Reaction to Tragedy
Ultimately, it’s impossible to engage in a rational discussion with those who would reactively scapegoat guns and gun owners. Their mental state is not dissimilar to Elliot Rodger‘s who, because of an overwhelm of emotion, went on an indiscriminate killing rampage.
“Why did Chris die?” Richard Martinez said at a press conference. “Chris died because of craven, irresponsible politicians and the NRA. They talk about gun rights, what about Chris’ right to live? When will this insanity stop?”
— Richard Martinez (a gun shot victim’s father)
Note, too, that this was not just another shooting, though it’s hard to tell from steeply slanted media reports. It was also a stabbing, and an assault with a deadly weapon, a car.
Three of the seven were stabbed to death. Are the three stabbing victims any less dead? Was it somehow better for them to die by having their flesh, veins, arteries, heart, lungs, liver and whatever other organs repeatedly punctured and lacerated?
Is the sudden and sometimes prolonged violence of a car slamming into a bike rider, smashing bones and bashing internal organs, somehow preferable to a bullet wound? Of course the killer could have easily taken many, many more lives by ramming his car into groups of people, but it wouldn’t have been perceived as being as terrorizing, would it?
(That distinction— conditioning— is important, but I’ll cover that another time.)
You see, those who would decry this event as a mass shooting, demean guns, gun owners, and the NRA— a gun safety and educational organization, by the way, that includes a proactively safe attitude in firearms handling— are, like the killer, simply lashing out at anything they can identify as an enemy. It doesn’t have to actually be a legitimate foe, just a point of focus— a scapegoat. And these days guns are an easy target, albeit a dubious one.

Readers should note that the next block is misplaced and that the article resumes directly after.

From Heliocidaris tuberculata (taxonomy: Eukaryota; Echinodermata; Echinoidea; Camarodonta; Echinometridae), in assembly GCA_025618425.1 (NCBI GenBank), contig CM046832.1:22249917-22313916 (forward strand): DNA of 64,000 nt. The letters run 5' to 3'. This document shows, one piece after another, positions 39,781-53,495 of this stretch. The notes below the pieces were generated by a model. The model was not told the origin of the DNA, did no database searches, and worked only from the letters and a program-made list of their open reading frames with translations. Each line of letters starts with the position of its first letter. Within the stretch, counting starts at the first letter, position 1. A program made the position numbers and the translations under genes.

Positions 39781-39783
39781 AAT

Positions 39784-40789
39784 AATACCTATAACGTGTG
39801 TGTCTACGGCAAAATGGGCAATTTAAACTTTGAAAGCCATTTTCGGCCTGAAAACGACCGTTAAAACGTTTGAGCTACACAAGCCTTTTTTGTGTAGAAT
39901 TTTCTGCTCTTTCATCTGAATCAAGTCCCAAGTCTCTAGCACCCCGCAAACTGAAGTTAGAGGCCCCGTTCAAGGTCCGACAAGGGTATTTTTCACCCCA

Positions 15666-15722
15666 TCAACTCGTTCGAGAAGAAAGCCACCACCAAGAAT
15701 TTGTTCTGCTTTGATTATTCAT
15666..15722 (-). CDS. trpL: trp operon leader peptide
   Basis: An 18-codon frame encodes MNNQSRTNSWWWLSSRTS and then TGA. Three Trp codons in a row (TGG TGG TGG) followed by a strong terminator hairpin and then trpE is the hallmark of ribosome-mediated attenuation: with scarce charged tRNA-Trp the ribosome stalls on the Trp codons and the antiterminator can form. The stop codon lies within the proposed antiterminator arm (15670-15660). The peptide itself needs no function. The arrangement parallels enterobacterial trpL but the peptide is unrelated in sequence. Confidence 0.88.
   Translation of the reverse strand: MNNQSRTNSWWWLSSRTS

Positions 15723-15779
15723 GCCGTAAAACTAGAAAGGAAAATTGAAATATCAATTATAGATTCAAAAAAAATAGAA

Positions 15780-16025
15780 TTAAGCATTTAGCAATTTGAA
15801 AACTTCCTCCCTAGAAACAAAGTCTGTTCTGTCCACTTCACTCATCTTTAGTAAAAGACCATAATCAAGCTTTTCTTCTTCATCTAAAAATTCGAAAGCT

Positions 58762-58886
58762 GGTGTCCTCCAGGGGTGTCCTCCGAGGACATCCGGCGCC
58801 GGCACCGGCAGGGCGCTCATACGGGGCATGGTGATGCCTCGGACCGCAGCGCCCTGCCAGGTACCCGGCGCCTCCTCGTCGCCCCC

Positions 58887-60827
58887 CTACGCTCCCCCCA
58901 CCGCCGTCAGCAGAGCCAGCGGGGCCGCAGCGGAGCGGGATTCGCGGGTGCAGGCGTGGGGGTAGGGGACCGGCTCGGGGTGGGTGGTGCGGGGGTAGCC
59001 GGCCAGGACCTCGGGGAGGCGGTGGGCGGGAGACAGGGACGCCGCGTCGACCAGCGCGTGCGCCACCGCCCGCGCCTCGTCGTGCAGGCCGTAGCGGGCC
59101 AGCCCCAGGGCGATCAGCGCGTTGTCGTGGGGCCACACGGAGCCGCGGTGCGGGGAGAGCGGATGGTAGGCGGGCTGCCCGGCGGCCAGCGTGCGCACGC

So, until those who blame and demonize guns, gun owners, the NRA, along with logic, reason and reality can get control of their wild emotions they have no place at the table of meaningful discourse concerning any social policies. In fact, guns aside, in the interest of public safety, it is precisely those functionally impaired people who should be prevented from driving automobiles, possessing sharp instruments, holding positions of responsibility, interacting with impressionable children…and voting.
That’s right, as reason is surrendered to emotion our frontal lobes check out and our lizard brain takes over. Fight / flight. Reaction, not response.
Because those people clamoring on about guns continue to place feeling ahead of fact, emotion above reason, they are necessarily incapable of using sound logic and analysis in their decision making processes. As those people lose their mental capacities, they become a lynch mob.
Worse, there are those unscrupulous government officials, and media outlets that leverage such altered states into cultivating discriminatory sentiments and restrictive legislation.
Defrocked California State Senator Leland Yee— a most rabid gun control advocate— is a notorious example. Remember, Yee was caught attempting to disarm Californians as he was brokering deals to arm to the teeth, criminals and terrorists. Got that? He wanted to take away your last line of defense and provide real military weapons— that’s automatic, not semi-automatic guns, and rocket launchers!— to those who would commit crimes against you! Why? To make a buck.
“Senator Yee said, ‘Do I think we can make some money? I think we can make some money. Do I think we can get the goods? Yes, I think we can get the goods.'”
— from the actual indictment of Democrat State Senator Leland Yee.
Fortunately he’s now out of the running for CA Secretary of State.
Now, recognizing the fact that as civilized as we are our world can still be a dangerous place despite our best efforts. We cannot legislate or love our way out of that, but we can develop better awareness and take greater responsibility for ourselves.